The Maine Legislature is considering a “transgender sanctuary” bill that would empower Maine’s court system to take jurisdiction over children from other states if they have been unable to obtain sex-change services due to their home state’s prohibition against medical providers performing the procedures on minors.
The bill (LD 1735) would prevent Maine law enforcement from cooperating with law enforcement from other states for the enforcement of laws that prevent medical providers from subjecting children to sex-change procedures.
Rep. Laurie Osher (D-Orono) introduced the bill, which has been cosponsored by Sen. Anne Carney (D-Cumberland), Rep. Nina Milliken (D-Blue Hill), Rep. Matt Moonen (D-Portland), Rep. Suzanne Salisbury (D-Westbrook), Rep. Erin Sheehan (D-Biddeford), and Rep. J. Mark North (D-Ellsworth).
In a phone interview, Osher said she was asked to introduce the bill by the LGBTQ+ Victory Fund. She instructed legislative staff to base it on a similar proposal that recently became law in California.
“I did introduce it for Maine to be a sanctuary for providing care,” said Osher.
In practice, the bill would block cooperation between law enforcement from Maine and a state like Montana, where Republican Gov. Greg Gianforte recently signed a law banning sex-change procedures for minors.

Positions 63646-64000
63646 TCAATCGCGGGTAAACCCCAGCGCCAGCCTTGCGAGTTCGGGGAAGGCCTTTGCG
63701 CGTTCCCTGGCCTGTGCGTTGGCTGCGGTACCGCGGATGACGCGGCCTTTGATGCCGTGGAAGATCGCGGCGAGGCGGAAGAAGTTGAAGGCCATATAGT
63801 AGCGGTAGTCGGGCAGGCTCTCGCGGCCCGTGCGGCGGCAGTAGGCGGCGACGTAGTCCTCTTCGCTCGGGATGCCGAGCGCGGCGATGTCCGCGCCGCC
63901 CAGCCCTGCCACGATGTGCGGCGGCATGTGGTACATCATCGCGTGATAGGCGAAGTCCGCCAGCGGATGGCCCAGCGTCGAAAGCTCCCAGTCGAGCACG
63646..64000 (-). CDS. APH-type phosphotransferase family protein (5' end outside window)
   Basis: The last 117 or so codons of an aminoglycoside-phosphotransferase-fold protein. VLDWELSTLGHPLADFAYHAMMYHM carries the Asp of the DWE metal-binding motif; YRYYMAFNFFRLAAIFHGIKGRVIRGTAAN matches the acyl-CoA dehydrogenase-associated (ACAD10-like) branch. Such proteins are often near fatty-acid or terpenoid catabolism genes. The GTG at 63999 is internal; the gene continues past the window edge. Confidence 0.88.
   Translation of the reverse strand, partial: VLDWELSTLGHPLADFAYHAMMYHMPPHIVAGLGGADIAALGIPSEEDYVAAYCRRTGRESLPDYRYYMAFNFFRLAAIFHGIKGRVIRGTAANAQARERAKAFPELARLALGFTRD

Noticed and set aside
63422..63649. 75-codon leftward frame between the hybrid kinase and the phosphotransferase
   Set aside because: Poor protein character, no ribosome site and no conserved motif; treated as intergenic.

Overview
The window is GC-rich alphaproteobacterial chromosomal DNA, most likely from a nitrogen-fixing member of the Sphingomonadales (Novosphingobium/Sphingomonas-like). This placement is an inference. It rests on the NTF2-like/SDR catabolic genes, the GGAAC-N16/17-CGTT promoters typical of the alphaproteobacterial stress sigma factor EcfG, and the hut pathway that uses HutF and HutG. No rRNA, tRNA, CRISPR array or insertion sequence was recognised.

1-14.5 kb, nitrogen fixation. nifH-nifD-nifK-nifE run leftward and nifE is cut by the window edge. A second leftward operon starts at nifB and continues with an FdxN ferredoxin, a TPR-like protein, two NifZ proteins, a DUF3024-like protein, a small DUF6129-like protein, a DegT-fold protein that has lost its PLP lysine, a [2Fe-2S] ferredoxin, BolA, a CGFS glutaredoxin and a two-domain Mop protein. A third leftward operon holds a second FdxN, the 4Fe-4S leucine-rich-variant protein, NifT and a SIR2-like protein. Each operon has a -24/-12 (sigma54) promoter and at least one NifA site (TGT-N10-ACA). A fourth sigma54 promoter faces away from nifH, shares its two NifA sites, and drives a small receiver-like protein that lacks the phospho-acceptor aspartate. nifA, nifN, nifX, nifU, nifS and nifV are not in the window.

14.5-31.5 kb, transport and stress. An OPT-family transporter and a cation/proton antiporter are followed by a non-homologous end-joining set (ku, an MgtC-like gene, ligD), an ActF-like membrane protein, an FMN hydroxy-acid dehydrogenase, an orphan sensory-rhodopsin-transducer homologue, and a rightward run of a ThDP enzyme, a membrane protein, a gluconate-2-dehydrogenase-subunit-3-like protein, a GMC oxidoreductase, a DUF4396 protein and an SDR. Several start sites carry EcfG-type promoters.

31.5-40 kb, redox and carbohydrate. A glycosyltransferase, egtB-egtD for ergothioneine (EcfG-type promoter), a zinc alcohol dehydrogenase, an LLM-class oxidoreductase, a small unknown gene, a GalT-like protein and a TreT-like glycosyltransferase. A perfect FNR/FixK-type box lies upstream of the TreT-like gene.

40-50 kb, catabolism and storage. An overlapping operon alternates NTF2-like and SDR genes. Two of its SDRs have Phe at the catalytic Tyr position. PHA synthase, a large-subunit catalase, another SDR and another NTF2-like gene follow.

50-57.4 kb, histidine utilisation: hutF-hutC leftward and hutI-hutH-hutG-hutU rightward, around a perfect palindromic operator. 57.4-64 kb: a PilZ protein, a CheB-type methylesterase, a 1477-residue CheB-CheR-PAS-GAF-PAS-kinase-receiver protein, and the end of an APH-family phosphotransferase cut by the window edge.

If Osher’s bill were to pass, a Montana parent could bring their child to a gender clinic in Maine for sex-change procedures and Maine would not cooperate with Montana police to return the child. Further, gender clinics would be protected from releasing information about sex change procedures performed on out-of-state minors.
In other words, the bill would effectively tell Red States that their prohibitions on child sex changes won’t be respected in Maine.
The bill uses the term “gender-affirming care,” which is a euphemism used by some advocates for sex change procedures to describe the administration of puberty-blocking drugs, cross-sex hormones, and surgeries that remove otherwise healthy organs.
Critics of using such procedures on children refer to the practice as child mutilation, as the procedures typically will render children infertile and in some cases disfigured.
The bill seeks to define sex change-related medical interventions as follows:
“Gender-affirming health care” means medically necessary health care that respects the gender identity of the patient, as experienced and defined by the patient, including, but not limited to, the following…”
Those procedures include puberty blockers (“interventions to suppress the development of endogenous secondary sex characteristics”), castrations, double mastectomies, and vaginoplasties (“interventions to align the patient’s appearance or physical body with the patient’s gender identity”), and other interventions to “alleviate distress” related to gender dysphoria.
On mental health, the bill would set the following definition:
“Gender-affirming mental health care” means mental health care or behavioral health care that respects the gender identity of the patient, as experienced and defined by the patient, including, but not limited to, developmentally appropriate exploration and integration of identity, reduction of distress, adaptive coping and strategies to increase family acceptance.”
The bill does not define what it means for a sex-change surgery to be “medically necessary.”